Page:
The off again when it ends

Posted by ruth at July 02, 2003 07:31 PM

Monday, June 23, 2003

Who Are We?

Sometimes, when I least expect it, raw emotions from two years ago resurface somewhere from a hidden crevice inside my gut to the front of my face, right under my eyes and nose.

Jan was my "best friend" in college, then things crashed in May 2001. She spurned me after I said something about her relationship that she perceived as being judgmental. She sent several terse, angry e-mails. And at the 10-year high school reunion dinner, she didn't say a word to me, though it was a small gathering. Then the communication stopped.

Only through the grapevine did I hear what she was saying about me (she and a friend calling me a "hypocrite" and a "non-believer," whatever that can possibly mean, confirming to each other that "we don't like Ruth"). But then again, I'm guilty of saying unkind things about her, too.

I felt weak. I felt raw. Truth be told, I haven't forgiven her. I don't know why. I don't really understand forgiveness at the core. Perhaps your best intention can be to forgive, care, love unconditionally, move on. But there is material that can be left behind, no matter how good your intentions are.

Perhaps part of the anger relates to how regretfully weak I was during that whole year we struggled to communicate. Perhaps the anger relates more to an anger toward who I was back then and less toward Jan. During that harsh year, I constantly told her that I cared for her and that we were still friends and that I wanted the best for her and that I respected her, despite her harsh e-mails and her need to "cut things off." I acted in a way that was very Christian, very forgiving. It was the right thing to do, I thought.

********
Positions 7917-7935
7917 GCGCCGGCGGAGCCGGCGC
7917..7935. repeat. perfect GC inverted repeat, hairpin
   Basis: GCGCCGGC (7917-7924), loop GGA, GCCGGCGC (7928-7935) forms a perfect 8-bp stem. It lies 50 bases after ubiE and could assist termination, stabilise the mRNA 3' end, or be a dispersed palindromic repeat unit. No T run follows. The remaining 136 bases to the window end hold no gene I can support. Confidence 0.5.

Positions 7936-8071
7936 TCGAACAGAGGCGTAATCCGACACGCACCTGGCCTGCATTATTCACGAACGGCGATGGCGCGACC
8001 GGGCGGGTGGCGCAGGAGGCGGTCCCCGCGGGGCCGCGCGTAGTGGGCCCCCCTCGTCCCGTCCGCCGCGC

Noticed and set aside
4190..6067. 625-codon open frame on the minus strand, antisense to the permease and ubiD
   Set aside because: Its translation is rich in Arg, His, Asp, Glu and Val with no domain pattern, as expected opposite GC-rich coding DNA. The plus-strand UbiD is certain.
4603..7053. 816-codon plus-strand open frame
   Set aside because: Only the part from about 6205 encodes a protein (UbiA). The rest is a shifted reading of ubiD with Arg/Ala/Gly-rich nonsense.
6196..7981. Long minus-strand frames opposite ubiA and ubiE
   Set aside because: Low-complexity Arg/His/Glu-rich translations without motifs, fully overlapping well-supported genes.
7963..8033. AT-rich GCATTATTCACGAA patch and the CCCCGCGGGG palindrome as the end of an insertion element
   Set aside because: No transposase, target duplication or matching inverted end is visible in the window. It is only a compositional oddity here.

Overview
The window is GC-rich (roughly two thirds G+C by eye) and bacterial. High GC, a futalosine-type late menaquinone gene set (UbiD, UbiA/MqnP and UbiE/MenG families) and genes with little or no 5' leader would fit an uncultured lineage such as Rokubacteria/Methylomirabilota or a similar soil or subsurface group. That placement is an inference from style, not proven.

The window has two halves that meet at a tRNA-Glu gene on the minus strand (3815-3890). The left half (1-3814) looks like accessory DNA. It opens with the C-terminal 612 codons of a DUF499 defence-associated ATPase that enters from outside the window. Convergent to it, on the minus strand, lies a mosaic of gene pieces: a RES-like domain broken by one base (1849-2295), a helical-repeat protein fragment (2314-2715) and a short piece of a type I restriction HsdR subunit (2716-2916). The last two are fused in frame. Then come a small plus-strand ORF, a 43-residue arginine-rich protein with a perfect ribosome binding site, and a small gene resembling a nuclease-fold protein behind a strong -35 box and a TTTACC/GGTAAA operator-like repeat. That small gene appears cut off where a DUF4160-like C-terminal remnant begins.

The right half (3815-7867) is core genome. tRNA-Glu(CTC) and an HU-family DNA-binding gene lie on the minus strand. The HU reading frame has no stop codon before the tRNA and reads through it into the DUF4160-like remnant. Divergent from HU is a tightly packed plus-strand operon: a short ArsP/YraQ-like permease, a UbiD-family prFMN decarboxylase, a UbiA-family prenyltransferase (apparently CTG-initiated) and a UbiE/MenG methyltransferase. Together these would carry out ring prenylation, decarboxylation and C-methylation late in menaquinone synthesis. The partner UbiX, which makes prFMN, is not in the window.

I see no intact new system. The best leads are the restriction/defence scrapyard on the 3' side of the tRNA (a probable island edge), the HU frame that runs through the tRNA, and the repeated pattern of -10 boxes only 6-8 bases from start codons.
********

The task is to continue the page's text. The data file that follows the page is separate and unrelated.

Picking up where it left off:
But deep inside, I was extremely angry and hurt. I wanted to lash out, the same way she did to me, slicing into me with her e-mails. But my muscles don't know how to do that.

I sit at my desk on June 2003, and I don't understand this energy. What does one do with things like this?

Sometimes we think we've left the past behind us, that it can't touch us any longer, like we can separate ourselves the same way a video tape is physically separated from our existence.

Who are we, really?

Posted by ruth at June 23, 2003 01:13 PM

There is no set time for how long painful memories require to heal, but the sooner this one does, the sooner you will be able to answer your question of who you are.
Posted by: kane on June 29, 2003 09:55 PM

Wednesday, June 18, 2003

Philosophy of Song

I went to local jazz gig last night, and this out-of-town singer "sat in" (musician speak for when a guest performs a song or two during someone else's gig).

Warm, colorful voice. Deep and wide, mellow and strong. Butter, cognac. And she had the chops, scatting every which way. I really think she could do anything and everything with her fine instrument.

Unfortunately, she did.

On her Latin tune, she did a lot of bending and delays, swooping and dragging, which can be sexy and cool. The crowd loved her. They were amazed and were left breathless. She ended her tune to much clapping and "Hana hou!" She definitely delivered on the "wow" factor.

But I was left with a completely different feeling. I don't prefer acrobatics strewn throughout an entire song with no relief in simplicity. Sometimes when performers "go for it" that way, the essence and emotion inside a song is lost to the flashiness of the vocalist.

Perhaps it's a matter of philosophy. I believe the performer is simply a vessel for the true thing of value, which is the work itself. Before you let me sense your awesome skills, let me sense the song.

Posted by ruth at June 18, 2003 11:30 AM

Hmmm ....

A lot of guys like golf.

Posted by ruth at June 18, 2003 03:00 PM

A lot of guys like The Three Stooges. I never understood the appeal of either.
Posted by: Ryan on June 19, 2003 12:49 PM

Friday, May 30, 2003

Reframed Screams

I had some time to think about my frustrations described in "Violent Moonwalk" and "Adult Screams."